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MARTIN TURNER'S WISHBONE ASH AND GUESTS
House, Nr. Leighton Buzzard, Bucks 31 August 2012
times do we hear bands paying lip service to how great their fans are
while in practice seeing them as a cash cow to be milked?
Well, in a
wonderful gesture which was the complete opposite, Martin Turner's
Wishbone Ash invited 100 or so of their most committed fans and old
friends to the grounds of a country house and recording studios for a
garden party on a Friday afternoon, featuring a free private show.
This was a
memorable and unique occasion for three reasons. One was the unusual
setting, as a makeshift stage was constructed backing onto the house and
we watched the gig in a farmyard complete with stables, surrounded by
acres of open land around us.
this was a special set for Wishbone anoraks with no pressure to play the
tried and tested, 'Argus' dominated set that MTWA usually play,
especially when on touring as a package with other classic rock acts.
were treated to rarely played numbers, even 'Firesign' which never made
it onto an album and 'Broken Down House' from Martin's solo project, and
best of all a premiere of a new song, 'Mystify Me', which on first
listen was in a classic Wishbone mould and hopefully will encourage the
band to write new material to ensure they don't become a mere nostalgia
act. Sadly, that was also one of the many moments when the sound
inconveniently came and went from the left hand speaker stack nearest to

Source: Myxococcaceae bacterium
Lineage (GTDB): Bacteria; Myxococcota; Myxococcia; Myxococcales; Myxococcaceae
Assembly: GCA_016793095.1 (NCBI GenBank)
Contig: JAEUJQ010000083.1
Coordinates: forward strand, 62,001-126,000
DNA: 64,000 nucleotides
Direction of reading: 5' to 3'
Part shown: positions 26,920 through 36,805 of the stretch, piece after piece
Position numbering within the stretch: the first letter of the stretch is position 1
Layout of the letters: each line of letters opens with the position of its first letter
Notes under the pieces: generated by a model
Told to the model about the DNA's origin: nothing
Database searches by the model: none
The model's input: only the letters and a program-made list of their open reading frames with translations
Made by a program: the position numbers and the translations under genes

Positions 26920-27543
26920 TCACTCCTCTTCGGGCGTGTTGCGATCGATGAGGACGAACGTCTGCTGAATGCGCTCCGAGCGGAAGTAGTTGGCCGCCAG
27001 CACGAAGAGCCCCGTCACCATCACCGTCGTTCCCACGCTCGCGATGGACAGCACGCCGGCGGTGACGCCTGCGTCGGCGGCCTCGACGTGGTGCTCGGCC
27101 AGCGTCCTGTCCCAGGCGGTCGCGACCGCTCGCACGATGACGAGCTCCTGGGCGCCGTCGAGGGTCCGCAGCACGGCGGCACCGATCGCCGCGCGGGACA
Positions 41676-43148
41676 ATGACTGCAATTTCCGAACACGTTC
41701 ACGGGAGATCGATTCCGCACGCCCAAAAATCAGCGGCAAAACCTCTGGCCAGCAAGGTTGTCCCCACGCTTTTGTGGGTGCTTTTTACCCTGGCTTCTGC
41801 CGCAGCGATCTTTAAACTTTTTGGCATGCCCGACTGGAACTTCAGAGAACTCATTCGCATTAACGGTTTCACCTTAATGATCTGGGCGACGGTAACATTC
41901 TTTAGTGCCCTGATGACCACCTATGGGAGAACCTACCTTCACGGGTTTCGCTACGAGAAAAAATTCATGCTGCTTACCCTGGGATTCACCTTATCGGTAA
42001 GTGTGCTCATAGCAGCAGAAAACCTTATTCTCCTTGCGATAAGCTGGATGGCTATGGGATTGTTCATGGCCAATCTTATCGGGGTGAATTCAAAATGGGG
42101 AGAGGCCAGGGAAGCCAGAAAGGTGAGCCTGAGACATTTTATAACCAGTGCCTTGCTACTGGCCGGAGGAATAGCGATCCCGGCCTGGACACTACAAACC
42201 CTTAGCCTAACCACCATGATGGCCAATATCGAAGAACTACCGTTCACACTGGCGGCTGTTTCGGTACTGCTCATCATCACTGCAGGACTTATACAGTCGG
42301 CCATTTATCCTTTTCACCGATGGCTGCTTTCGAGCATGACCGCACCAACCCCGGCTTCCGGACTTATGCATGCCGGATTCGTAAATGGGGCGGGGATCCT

'Standing in the Rain', 'Rest in Peace' with its funky jousting guitars
and 'Haunting Me' all got a rare airing, while the first set ended with
guitarist Danny Willson on lead vocals on a rattling 'No Easy Road' -
also the title of Martin's autobiography, copies of which were
disappearing like hot cakes from the merchandising stall.
Thirdly, as I arrived the air was crackling with talk that various other
alumni of Wishbone's classic years were in the house, both literally and
metaphorically, and expectation levels were rising by the start of the
second set, as the band started with a cracking 'Doctor', combining
Who-style dynamics with a frantic guitar duel overlaid by Martin's
distinctive bass lines, and 'Lady Jay', a reminder of the band's
aptitude in their earlier days for folkier, more pastoral material.
which, during 'Valediction', where both Danny and Ray Hatfield were
sharing harmony vocals and playing some delicate leads, on stage crept
Ted Turner, one half of the 'harmony twins' from the original
line up to play the final solo.
relaxed and a picture of health, the adopted statesider was then
crouched over his guitar playing his trademark wah-wah solo on 'The King
Will Come', then after the instrumental 'Prelude', a lap steel was set
up for his instrumental tour de force 'In The Skin', before he sang the
green-themed 'Why Don't We'.
regular MTWA played the epic 'Way of the World' came another special
moment with the appearance of a seemingly ageless Laurie Wisefield,
the man who replaced Ted and spent over a decade on Wishbone's stage
he brought on the long lost Steve Upton, Wishbone's original
drummer for over 20 years. No longer regularly playing and running a
French chateau, he resisted the temptation to take to the kit but the
warmth of reception for a man out of sight for so long spoke volumes as
to the affection in which he is held.
It was hard
to top that, but Laurie did his best with some superb melodic soloing on
'Living Proof', the song he had made his own back in the day, and some
audience participation, before Ted was brought back on for a climax of
'Jailbait', with no less than four lead guitarists jamming together, yet
still managing to create space for each other's lines. Even the great
southern boogie bands only managed three at a time.
As a long time fan of the music of Wishbone Ash (if not quite as long as
many present whose experience dates back to the early seventies!) this
was a memorable and unique event I will never forget. It was a privilege
to be small part of it.
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